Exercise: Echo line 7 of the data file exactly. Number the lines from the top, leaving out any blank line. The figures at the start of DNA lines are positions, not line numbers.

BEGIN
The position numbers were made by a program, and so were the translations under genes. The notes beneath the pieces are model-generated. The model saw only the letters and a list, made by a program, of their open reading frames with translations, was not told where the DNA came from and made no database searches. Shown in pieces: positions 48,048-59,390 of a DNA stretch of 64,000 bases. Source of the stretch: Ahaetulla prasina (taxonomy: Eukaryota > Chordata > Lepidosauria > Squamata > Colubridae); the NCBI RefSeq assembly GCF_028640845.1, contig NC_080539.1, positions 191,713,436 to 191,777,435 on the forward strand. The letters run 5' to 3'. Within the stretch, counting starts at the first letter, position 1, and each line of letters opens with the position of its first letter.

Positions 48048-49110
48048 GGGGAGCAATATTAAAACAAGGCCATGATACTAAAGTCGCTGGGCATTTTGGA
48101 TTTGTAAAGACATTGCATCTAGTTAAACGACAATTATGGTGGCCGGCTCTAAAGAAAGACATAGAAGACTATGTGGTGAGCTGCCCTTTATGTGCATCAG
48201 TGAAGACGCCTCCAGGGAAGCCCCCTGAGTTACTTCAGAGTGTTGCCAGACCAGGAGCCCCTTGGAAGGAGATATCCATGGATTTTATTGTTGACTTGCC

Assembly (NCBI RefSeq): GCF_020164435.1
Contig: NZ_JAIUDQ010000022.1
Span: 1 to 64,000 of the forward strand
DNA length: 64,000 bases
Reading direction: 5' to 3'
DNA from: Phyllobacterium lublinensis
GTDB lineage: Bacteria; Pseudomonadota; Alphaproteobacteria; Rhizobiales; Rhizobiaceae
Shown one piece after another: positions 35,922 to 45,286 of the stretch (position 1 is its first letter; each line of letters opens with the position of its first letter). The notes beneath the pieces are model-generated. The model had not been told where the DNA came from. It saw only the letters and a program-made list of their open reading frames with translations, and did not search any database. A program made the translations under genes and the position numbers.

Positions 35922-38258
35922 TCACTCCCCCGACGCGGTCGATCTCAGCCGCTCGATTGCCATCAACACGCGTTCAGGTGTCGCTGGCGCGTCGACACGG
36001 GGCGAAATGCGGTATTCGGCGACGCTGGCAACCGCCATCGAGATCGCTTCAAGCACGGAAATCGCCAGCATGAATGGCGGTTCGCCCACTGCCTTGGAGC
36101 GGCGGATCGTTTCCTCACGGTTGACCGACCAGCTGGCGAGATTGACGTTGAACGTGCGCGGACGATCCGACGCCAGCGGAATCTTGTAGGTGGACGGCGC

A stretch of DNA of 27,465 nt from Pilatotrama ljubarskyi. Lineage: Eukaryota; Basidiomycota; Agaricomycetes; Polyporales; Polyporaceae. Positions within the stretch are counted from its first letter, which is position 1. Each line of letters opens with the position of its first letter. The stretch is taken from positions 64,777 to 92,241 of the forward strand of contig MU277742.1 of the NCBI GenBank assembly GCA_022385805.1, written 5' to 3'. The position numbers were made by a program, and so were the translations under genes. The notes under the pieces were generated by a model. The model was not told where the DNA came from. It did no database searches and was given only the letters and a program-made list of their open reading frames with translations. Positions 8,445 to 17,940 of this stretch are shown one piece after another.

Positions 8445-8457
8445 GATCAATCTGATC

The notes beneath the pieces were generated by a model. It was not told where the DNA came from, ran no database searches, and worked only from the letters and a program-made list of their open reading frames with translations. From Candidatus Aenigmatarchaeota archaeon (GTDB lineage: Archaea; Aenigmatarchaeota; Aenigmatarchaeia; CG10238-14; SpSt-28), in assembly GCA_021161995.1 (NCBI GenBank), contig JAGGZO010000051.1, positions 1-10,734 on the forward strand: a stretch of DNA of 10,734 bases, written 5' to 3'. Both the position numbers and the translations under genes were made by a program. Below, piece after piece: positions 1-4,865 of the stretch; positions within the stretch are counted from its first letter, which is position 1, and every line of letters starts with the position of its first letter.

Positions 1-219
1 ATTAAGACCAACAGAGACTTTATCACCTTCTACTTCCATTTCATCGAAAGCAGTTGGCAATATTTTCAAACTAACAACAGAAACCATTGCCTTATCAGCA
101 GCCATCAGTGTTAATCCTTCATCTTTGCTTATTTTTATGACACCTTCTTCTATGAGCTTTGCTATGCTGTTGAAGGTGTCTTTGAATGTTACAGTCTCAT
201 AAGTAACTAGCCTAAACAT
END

Contig: NZ_JAIUDQ010000022.1